FSTAB – Best Way to Mount /tmp in FSTAB?


What is the best way (options, those numbers on the end) to mount a /tmp partition in /etc/fstab in terms of security and speed on a desktop (laptop) computer (read: not server)?

I've heard about nosuid, nodev and noexec, but I have no idea what they do, how to use them or even if I should used them.

I'm using LVM btw.

Best Answer

The default is just a directory in the root filesystem.

That's fine but I have a desktop, a ton of RAM and reboot very infrequently... Which is the perfect description of somebody who could be using RAM instead of SSD for caching temporary stuff... So mine is mounted as a tmpfs RAMdisk, defined in fstab as:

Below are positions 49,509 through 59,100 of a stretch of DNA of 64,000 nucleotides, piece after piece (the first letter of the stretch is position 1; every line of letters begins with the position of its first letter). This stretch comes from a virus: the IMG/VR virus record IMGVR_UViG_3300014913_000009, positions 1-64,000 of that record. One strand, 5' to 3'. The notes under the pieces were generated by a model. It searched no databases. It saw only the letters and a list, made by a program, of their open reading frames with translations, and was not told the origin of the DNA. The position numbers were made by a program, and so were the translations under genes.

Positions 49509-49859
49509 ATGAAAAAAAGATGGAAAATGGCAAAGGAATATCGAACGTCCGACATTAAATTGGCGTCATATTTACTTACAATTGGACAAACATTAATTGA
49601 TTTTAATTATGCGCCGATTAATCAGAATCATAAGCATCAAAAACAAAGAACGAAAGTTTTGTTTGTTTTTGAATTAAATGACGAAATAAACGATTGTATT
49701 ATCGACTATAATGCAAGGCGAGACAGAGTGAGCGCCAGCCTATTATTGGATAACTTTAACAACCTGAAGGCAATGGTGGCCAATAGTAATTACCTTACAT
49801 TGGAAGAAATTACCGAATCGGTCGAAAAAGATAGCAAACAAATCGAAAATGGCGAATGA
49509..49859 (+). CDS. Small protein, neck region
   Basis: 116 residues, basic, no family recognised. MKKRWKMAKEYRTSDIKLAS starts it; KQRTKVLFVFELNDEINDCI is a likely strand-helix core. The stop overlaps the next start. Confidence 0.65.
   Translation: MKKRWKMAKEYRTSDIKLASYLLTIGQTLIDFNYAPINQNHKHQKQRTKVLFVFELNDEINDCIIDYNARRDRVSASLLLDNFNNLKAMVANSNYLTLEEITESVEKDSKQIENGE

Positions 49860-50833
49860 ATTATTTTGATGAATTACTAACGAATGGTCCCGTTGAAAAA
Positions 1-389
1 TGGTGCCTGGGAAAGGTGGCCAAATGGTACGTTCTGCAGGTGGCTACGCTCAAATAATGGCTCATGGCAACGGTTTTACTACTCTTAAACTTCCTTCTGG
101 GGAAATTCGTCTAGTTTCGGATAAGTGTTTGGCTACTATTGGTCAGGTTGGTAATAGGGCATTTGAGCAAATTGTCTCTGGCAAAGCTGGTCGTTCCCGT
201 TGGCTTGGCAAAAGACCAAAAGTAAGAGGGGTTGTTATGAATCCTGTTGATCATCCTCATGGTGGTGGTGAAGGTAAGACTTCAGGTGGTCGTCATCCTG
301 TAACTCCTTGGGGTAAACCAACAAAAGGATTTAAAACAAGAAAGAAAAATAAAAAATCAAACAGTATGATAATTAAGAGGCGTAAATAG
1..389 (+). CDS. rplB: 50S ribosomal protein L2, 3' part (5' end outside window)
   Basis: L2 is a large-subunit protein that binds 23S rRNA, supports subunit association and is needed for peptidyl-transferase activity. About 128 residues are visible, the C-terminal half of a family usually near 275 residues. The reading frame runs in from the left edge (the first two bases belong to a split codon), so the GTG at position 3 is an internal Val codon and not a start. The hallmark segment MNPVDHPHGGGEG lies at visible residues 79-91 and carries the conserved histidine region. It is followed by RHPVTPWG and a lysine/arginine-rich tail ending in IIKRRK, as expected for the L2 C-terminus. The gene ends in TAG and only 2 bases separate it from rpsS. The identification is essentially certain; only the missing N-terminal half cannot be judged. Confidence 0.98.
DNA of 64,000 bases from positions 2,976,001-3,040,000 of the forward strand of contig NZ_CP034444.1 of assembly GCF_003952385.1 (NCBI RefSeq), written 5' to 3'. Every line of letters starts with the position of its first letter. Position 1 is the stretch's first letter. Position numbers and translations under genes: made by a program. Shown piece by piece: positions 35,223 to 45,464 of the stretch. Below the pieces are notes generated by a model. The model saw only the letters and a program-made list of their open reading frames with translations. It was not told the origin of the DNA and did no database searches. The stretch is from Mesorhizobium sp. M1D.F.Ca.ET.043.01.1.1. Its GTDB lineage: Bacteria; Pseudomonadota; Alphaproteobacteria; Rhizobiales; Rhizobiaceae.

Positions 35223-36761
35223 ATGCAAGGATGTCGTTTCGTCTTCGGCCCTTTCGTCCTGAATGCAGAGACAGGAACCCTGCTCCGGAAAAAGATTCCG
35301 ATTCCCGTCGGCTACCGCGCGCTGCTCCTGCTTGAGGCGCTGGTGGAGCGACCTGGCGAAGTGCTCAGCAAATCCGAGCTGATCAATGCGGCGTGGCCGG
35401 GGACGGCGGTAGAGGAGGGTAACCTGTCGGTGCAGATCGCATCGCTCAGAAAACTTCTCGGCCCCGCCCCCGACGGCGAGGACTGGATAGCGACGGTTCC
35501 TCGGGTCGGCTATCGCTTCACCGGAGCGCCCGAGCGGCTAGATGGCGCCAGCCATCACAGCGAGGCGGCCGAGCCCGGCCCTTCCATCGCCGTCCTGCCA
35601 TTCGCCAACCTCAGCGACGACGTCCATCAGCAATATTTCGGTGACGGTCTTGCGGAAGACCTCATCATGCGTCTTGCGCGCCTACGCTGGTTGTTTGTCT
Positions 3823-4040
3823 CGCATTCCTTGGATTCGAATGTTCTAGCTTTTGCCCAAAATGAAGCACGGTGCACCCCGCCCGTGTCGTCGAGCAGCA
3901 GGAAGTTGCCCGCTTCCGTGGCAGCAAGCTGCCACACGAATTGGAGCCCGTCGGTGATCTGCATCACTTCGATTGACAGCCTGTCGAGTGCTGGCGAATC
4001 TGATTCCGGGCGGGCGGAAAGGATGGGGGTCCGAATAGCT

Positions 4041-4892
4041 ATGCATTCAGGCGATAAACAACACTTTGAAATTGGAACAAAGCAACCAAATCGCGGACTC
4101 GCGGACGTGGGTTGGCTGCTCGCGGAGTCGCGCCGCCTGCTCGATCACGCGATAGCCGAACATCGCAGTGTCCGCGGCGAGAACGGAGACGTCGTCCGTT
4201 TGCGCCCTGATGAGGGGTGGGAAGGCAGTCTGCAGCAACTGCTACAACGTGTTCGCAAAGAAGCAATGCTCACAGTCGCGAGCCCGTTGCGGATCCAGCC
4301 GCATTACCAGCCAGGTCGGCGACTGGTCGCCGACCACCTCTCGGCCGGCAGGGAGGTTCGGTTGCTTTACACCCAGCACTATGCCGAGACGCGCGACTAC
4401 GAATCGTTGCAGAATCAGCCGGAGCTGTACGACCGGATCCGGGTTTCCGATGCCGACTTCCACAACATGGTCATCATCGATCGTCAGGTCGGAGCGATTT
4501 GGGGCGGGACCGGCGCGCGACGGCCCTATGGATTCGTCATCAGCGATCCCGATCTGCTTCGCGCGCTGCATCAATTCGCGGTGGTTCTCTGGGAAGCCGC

tmpfs    /tmp    tmpfs    defaults,noatime,mode=1777   0  0

If you power cycle lots, this obviously isn't going to be a good idea for you.

You asked on another —now deleted— answer what the two zeroes were on the end, that's handled by another answer but they basically mean the system doesn't care about what happens to this filesystem if things crash. It won't dump out or check it for errors on boot.

noatime is just there as a tiny performance thing. Nothing I know of needs to audit access times of /tmp so I don't bother storing them. There's nothing inherently dangerous about allowing SUID, exec or character devices in /tmp and some things might need them.

In terms of security, while anything can write into /tmp it doesn't mean anything can overwrite or even read existing files. If you have a go-rw permission file, other people won't be able to mess around with it. The various systems that write into /tmp already do things to make sure that they're not clashing over filenames (typically by appending the $USER variable to the filename).